Danny Bonaduce takes medical leave from Seattle radio show due to 'mystery illness'

PARSIPPANY, NJ - OCTOBER 28: Danny Bonaduce attends Chiller Theater Expo Winter 2017 at Parsippany Hilton on October 28, 2017 in Parsippany, New Jersey. (Photo by Bobby Bank/Getty Images)

Danny Bonaduce is "feeling the love" as he faces a "mystery illness."

On Sunday, the "Partridge Family" star shared a Facebook post penned by his sister Celia Bonaduce, who announced that the actor is addressing a health concern.

"Many of you have reached out to see what’s going on with my brother Danny," Celia began her post. "Thank you. Along with Dairy Queen dipped cones and your messages, he is feeling the love. We are not being coy when we say this is a ‘mystery illness’… in layman’s terms, his balance sucks – super sucks – and all the great medical minds of Seattle are at work trying to solve this conundrum."

"We will keep you posted," Celia shared. "Please remember, that while he is a public figure, he is also my well-loved brother."

Bonaduce shared a similar sentiment.

"Thank you for all of the well wishes," tweeted the former child star. "It really means a lot to me that so many of you have reached out."

On Friday, the 62-year-old announced on Twitter that he was taking a temporary leave from his radio show due to his illness. He has been on "The Danny Bonaduce & Sarah Morning Show" on Seattle radio station KZOK since 2011.

"Some news to share. I’m taking a temporary medical leave from my radio show," he tweeted. "I’ll share more when I know more. I’m still working towards receiving a diagnosis. What I know is, I need time to focus on my health. I love my job and talking to you guys & I’ll be back on the air soon."

Bonaduce also shared a photo of himself with a walking cane.

"Charlie Chaplin, Willy Wonka, Danny Bonaduce," he captioned the snap. "I’ve joined the club of cool guys with canes."

Bonaduce shot to fame as wisecracking Danny Partridge in "The Partridge Family," which aired from 1970 until 1974. The series, which chronicled the humorous adventures of a musical family, starred Shirley Jones, David Cassidy and Susan Dey.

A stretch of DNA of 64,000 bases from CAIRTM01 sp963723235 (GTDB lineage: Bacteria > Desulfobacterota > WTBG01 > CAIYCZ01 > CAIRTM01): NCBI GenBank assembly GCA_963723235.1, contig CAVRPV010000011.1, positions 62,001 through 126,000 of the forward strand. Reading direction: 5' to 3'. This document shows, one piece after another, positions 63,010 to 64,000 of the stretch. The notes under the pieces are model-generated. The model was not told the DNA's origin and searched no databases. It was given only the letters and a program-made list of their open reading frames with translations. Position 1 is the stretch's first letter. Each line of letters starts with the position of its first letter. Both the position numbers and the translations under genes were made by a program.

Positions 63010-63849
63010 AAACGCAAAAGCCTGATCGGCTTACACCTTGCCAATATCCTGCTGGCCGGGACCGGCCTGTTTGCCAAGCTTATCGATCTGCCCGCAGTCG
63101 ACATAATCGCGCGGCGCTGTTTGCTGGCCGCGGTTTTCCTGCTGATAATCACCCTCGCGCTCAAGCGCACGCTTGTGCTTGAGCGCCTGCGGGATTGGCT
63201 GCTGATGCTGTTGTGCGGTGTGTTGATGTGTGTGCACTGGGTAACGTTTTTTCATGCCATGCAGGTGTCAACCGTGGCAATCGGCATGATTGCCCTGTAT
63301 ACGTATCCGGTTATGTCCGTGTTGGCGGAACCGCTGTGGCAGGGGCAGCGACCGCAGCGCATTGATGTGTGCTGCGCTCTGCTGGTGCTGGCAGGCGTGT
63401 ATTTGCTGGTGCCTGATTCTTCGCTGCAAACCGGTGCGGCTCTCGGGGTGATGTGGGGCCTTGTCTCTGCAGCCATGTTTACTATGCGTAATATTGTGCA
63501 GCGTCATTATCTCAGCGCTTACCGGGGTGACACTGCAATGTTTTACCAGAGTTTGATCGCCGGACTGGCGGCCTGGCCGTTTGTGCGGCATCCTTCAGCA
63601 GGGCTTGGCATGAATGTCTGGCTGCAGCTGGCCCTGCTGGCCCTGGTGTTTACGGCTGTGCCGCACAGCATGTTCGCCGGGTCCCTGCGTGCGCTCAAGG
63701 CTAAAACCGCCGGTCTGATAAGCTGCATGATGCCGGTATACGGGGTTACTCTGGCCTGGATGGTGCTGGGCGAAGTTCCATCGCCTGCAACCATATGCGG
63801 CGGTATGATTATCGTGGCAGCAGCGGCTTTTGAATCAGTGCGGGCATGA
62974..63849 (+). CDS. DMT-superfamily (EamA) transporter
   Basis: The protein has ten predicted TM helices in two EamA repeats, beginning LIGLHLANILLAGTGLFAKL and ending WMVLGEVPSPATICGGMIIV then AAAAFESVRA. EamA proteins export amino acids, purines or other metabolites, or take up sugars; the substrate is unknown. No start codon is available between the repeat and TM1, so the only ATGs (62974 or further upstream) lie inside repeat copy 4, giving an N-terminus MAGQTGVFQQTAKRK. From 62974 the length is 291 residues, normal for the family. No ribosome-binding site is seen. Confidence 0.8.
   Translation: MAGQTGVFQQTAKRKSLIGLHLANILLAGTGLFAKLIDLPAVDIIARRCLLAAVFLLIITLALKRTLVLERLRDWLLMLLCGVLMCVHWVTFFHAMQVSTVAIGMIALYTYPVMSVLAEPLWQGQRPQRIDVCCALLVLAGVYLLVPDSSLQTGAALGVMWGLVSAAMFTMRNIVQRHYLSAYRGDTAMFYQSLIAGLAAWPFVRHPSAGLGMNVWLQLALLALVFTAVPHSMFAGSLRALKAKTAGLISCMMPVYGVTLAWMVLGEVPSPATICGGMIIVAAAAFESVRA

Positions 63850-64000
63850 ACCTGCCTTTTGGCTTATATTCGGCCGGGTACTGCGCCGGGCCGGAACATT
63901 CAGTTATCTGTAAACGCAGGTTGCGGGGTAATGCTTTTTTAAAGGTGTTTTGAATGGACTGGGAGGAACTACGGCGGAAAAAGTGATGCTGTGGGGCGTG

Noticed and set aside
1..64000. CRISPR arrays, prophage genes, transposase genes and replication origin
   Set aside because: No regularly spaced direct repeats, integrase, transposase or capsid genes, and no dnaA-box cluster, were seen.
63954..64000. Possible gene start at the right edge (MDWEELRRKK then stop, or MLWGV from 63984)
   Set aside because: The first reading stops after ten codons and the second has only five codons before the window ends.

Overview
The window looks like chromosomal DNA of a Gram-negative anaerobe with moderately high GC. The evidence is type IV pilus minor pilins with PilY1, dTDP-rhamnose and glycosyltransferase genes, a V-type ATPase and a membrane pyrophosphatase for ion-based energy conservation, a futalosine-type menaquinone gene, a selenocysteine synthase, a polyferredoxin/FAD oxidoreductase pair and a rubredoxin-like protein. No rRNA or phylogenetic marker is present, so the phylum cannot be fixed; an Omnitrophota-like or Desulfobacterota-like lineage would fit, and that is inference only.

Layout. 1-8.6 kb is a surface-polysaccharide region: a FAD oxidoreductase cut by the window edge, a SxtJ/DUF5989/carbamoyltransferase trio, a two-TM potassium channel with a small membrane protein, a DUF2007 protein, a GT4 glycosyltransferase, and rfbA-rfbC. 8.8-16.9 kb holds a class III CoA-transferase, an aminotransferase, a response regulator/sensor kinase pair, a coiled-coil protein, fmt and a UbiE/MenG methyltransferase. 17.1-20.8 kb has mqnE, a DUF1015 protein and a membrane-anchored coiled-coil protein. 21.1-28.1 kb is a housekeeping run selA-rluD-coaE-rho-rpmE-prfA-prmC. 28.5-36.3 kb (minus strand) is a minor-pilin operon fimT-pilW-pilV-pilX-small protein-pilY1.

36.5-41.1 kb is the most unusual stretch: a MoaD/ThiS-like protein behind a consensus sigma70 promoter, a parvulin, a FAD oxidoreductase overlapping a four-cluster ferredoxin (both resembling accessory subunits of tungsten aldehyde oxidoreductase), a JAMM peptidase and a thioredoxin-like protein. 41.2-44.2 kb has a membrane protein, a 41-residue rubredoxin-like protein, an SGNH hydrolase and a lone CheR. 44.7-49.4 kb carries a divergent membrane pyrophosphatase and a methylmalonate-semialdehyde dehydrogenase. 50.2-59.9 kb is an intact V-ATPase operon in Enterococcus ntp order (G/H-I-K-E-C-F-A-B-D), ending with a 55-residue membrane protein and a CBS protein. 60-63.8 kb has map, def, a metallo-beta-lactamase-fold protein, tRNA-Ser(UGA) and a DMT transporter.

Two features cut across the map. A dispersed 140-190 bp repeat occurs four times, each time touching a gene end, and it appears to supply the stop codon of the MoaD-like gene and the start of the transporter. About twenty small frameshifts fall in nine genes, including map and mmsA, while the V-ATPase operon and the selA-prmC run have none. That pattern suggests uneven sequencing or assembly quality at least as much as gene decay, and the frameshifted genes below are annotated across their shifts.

Following the show’s success, Bonaduce struggled with substance abuse. In 1990, he pleaded no contest in Daytona Beach, Florida, to charges of attempting to buy cocaine. He was sentenced to 15 months probation and community service.

Then in 1991, he was arrested in Phoenix, Arizona, for an investigation of beating and robbing a transgender sex worker. At the time, he disputed the account but declined to elaborate.

In 2017, he wrote about Cassidy, who passed away that year at age 67 from organ failure related to alcoholism.

"David Cassidy was a god to me," Bonaduce shared in a column for The Hollywood Reporter about his late co-star. "We weren’t close when we did ‘The Partridge Family’ – I was 10 years old; he was 20 – but to me, he was like Elvis Presley, down to the jumpsuit and the arenas filled with fans."

According to Bonaduce, Cassidy reached out to him 20 years later and offered to help when he was struggling with addiction. He explained that Cassidy invited him to go on tour under the clause of "no drugs, no alcohol, no smoking and no women." Cassidy insisted that things would get better.

"They offered me more money than I’d ever seen in my life: $75,000 a year," Bonaduce recalled. "David told me the tour would give me a career, and it did."

"When it came to his own career, though, David got robbed," Bonaduce reflected. "When he decided he didn’t want to be Keith Partridge anymore, he quit ‘The Partridge Family.’ He wanted to go on tour and be a real rock ‘n’ roll star. But the road he chose to go down after the show, it didn’t go as far. He became the ‘Partridge Family’ theme song, he became the act of looking like David Cassidy, with the same thousand fans coming to every show."

"He never did get the life he wanted," Bonaduce continued. "It really was a tragedy. I was in Europe when he died, but I heard he was surrounded by his family – Shirley Jones, Shaun Cassidy, Patrick Cassidy. And I heard his last words were, ‘So much wasted time.’"

The Associated Press contributed to this report. Read more from FOX News.